closet skeleton

I started this poem eight years ago after visiting my childhood home (in Mt. Prospect, IL). I had hoped that someone would be home to let me come inside to revisit the rooms containing bittersweet memories of my family and youth. Sadly, no one was home.

From that moment until the completion of this poem's first draft, I contemplated my tendency to suppress or purposely forget large swaths of childhood memories. I felt ready to recall some of these memories safely stowed away in my metaphorical closet. 

In writing the poem, I took an artistic liberty with the term "skeletons in the closet," which is generally understood as something terrible or embarrassing that happened in someone's past that is kept secret. I imagined friendly closest skeleton creatures who took pleasure in helping a person to integrate painful memories into their memory. 

In this poem, these skeletons wanted to...tried to help me heal the trauma of the past, so I no longer had to be so afraid of it I would relegate it to the "dark and cluttered closet" of my mind. 




Like a magnet,

I was pulled toward my childhood home,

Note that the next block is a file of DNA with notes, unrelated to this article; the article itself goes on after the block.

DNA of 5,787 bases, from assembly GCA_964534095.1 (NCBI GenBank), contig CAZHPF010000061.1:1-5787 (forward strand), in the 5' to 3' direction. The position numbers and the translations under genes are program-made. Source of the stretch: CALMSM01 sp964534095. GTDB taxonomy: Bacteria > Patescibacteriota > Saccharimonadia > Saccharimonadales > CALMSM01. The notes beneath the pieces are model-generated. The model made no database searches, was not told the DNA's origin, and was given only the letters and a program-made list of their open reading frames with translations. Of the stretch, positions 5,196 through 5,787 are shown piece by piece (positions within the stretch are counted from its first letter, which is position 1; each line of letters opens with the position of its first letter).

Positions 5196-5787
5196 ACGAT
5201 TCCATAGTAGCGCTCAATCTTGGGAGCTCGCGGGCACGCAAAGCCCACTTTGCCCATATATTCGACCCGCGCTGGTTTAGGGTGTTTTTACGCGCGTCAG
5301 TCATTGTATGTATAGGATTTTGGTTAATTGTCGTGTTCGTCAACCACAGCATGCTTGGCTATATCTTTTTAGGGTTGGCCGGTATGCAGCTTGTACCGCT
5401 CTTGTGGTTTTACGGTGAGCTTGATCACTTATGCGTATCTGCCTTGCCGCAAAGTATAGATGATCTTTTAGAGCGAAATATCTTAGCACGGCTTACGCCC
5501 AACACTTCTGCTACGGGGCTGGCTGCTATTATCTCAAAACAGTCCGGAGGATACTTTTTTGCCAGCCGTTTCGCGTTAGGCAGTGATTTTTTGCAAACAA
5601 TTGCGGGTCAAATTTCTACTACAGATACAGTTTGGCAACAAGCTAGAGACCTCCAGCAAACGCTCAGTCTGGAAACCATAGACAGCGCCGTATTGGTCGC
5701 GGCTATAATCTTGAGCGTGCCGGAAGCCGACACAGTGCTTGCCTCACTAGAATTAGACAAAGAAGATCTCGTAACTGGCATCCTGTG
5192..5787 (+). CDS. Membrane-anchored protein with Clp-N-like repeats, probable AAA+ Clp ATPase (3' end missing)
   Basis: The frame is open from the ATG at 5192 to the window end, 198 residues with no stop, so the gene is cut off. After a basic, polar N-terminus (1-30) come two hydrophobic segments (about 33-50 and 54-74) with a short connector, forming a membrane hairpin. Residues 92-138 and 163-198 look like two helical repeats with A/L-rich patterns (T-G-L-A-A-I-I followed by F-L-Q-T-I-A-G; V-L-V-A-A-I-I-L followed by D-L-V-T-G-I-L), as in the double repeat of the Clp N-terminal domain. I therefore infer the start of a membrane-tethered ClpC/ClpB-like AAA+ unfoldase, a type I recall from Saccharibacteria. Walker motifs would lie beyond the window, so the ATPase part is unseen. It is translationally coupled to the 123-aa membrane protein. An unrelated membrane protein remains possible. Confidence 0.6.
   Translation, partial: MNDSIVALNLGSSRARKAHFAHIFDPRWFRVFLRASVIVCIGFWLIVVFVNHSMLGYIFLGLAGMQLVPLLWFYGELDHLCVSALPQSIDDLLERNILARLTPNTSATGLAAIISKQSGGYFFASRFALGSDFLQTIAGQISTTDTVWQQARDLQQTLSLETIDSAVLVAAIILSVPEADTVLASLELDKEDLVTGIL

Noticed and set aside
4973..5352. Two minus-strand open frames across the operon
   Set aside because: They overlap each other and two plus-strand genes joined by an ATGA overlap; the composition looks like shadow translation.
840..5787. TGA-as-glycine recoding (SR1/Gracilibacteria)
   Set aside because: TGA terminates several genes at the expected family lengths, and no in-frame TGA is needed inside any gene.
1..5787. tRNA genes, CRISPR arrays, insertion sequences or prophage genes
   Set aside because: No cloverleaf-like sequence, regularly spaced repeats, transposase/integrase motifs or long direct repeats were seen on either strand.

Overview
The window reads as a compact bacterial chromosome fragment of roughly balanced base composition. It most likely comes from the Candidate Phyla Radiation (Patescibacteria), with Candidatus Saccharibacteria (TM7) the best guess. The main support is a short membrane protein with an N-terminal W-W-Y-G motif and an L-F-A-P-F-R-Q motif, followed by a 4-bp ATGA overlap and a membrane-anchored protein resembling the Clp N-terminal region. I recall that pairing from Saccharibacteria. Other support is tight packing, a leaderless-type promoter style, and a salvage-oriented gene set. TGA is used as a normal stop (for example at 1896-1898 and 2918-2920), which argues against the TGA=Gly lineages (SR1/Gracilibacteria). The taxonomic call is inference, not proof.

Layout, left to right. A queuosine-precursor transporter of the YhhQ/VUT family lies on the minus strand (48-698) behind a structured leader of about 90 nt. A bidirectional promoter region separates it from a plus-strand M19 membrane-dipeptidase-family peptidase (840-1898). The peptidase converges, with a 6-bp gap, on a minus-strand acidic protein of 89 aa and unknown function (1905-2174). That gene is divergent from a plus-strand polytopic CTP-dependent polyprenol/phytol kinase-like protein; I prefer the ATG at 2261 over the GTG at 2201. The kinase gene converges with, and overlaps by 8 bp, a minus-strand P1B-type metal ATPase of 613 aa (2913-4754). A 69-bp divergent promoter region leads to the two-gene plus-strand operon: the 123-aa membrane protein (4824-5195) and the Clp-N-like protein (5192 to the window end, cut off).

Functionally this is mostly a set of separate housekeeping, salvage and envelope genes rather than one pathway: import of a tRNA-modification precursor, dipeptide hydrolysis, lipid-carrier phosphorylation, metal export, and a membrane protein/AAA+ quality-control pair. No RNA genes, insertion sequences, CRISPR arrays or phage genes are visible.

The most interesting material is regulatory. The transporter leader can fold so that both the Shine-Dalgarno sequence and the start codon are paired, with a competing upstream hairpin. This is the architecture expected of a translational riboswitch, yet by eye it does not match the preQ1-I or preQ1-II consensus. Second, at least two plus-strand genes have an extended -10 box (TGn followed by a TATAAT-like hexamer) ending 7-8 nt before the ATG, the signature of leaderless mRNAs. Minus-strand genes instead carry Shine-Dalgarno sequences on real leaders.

where lost days, weeks, and years

were anonymously recorded

on a calendar that no one ever saw.


The house was painted anew

with familiar but overgrown trees,

which could not hide the memories

of a loneliness-stained childhood

 in which happily playing children

were oblivious to the boy next door.

Once inside my bedroom,

I stood in front of the familiar

but frightening closet,

where broken toys and missing game parts

were once careless, scattered,

and sadly forgotten.


On top of the lost remnants of my youth

sat closet skeletons.

These happy-seeming bony creatures

rejoiced at the opportunity

to dance in the light of recollection.


My new skeleton friends encouraged me

to accept what I had tried hard to forget.

To release long-buried fears

and live with half-open closets

that no longer needed to be locked tight.


It is time to bid farewell

to my skeleton companions.

To acknowledge their generous sharing,

To make friends with the past,

To allow their healing energy

into a life without a dark scarry closet.



Ross Rosenberg





Leave a comment

Please note, comments must be approved before they are published